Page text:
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A Journal on Angiology
Official Journal of the , the International Union of Phlebology and the
Indexed/Abstracted in: BIOSIS Previews, Current Contents/Clinical Medicine, EMBASE, PubMed/MEDLINE, Science Citation Index Expanded (SciSearch), Scopus
Impact Factor 0,899
International Angiology 2005 September;24(3):221-30
Factors associated with mortality in patients with asymptomatic carotid stenosis: results from the ACSRS Study
Kakkos S. K. 1, Nicolaides A. 1,2, Griffin M. 1, Sabetai M. 1, Dhanjil S. 1, Thomas D. J. 3, Sonecha T. 1, Salmasi A. M. 1,4, Geroulakos G. 1,5, Georgiou N. 2, Francis S. 1, Ioannidou E. 2, Dore C. J. 6 for the Asymptomatic Carotid Stenosis and Risk of Stroke (ACSRS) Study Group
1 Department of Vascular Surgery, Imperial College, London, UK
2 The Cyprus Institute of Neurology and Genetics, Nicosia, Cyprus
3 Department of Neurology, St. Mary’s Hospital, London, UK
4 Cardiac Department, Central Middlesex Hospital, London, UK
5 Department of Vascular Surgery, Ealing Hospital, London, UK
6 MRC Clinical Trials Unit, London, UK
Aim. This study determines the factors associated with mortality in patients with asymptomatic carotid stenosis.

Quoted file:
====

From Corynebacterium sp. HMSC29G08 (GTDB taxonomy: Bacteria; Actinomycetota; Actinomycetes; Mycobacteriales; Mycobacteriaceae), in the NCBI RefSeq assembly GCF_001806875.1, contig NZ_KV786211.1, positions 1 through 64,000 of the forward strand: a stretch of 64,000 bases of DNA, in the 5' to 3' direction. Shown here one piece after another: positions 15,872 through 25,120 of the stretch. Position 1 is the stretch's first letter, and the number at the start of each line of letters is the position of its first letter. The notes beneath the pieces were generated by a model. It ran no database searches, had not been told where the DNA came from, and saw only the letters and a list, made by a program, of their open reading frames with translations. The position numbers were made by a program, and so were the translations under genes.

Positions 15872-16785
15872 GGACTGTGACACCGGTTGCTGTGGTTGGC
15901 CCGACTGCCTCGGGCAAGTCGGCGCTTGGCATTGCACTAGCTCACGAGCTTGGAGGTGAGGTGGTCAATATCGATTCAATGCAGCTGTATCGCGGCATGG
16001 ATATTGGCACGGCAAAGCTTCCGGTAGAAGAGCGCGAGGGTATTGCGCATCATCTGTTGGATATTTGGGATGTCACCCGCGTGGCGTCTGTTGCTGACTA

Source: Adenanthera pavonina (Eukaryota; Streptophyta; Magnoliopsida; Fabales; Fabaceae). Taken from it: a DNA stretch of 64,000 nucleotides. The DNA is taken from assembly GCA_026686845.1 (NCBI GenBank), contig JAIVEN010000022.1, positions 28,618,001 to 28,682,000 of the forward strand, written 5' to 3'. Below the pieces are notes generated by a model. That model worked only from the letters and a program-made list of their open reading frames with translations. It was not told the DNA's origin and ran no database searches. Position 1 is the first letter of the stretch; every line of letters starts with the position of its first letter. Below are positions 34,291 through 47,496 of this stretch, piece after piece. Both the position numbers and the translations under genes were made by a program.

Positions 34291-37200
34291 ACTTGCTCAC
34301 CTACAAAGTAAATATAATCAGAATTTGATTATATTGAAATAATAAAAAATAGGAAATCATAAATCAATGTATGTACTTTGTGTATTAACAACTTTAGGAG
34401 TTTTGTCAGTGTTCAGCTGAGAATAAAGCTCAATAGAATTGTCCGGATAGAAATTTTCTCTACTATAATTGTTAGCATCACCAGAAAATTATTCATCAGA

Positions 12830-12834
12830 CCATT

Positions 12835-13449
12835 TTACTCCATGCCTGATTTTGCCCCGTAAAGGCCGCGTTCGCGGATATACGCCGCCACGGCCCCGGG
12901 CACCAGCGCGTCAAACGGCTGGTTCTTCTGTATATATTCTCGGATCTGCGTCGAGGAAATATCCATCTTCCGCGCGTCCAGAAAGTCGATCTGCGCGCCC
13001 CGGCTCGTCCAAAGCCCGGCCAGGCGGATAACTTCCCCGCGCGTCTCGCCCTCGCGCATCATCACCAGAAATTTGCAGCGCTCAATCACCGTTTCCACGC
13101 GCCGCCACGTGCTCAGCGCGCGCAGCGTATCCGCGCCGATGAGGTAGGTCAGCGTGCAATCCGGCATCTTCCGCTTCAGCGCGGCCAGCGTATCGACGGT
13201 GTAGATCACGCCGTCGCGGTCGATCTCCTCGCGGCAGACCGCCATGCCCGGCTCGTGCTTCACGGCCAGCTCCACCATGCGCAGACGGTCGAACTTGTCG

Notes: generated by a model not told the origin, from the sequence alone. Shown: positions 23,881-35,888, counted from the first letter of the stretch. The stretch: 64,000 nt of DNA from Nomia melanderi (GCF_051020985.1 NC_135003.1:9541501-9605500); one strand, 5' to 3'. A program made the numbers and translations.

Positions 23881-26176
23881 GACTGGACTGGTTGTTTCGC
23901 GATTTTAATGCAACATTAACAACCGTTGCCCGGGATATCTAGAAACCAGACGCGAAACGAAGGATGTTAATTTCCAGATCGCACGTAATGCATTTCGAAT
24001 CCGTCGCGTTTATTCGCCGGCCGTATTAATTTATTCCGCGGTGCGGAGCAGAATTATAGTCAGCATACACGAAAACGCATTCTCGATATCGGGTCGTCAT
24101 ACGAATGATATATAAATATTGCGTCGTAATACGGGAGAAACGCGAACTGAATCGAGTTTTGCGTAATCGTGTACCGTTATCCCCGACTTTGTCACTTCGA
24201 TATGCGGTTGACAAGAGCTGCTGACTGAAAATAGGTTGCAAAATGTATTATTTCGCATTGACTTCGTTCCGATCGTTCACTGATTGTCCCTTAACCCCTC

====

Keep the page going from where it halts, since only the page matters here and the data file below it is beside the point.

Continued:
Methods. Patients (n=1 101) with asymptomatic internal carotid artery stenosis greater than 50% in relation to the bulb diameter were followed up for a period of 6 to 84 (median 38) months. Stenosis was graded using duplex scanning and expressed as a percentage of the carotid bulb diameter. Clinical and biochemical risk factors were recorded. The end-points were ipsilateral ischemic stroke, cardiovascular death and all cause mortality.
Results. In a Cox multivariate analysis 6 factors emerged as independent predictors of risk. Age, male gender, cardiac failure, left ventricular hypertrophy on electrocardiogram (ECG) and myocardial ischemia on ECG were associated with increased risk. Antiplatelet therapy was associated with decreased risk. Based on these risk factors a high-risk group consisting of one third of the population with a 40% cumulative cardiovascular death rate and a 66% all cause death rate at 7 years could be identified. The remaining 2/3 consisted of a low-risk group with a 10% cumulative cardiovascular death rate and a 21% all cause death rate at 7 years (P<0.0001 compared to the high risk group). There was not any significant difference in the cumulative ipsilateral stroke rate, which was 12% in the low and 13% in the high cardiovascular risk group (Log Rank P>0.05).
Conclusion. The methodology and findings from the ACSRS natural history study need to be applied to randomized controlled trials on the value of carotid endarterectomy or stenting in patients with asymptomatic carotid stenosis. They may help refine the indications for intervention in patients with carotid endarterectomy.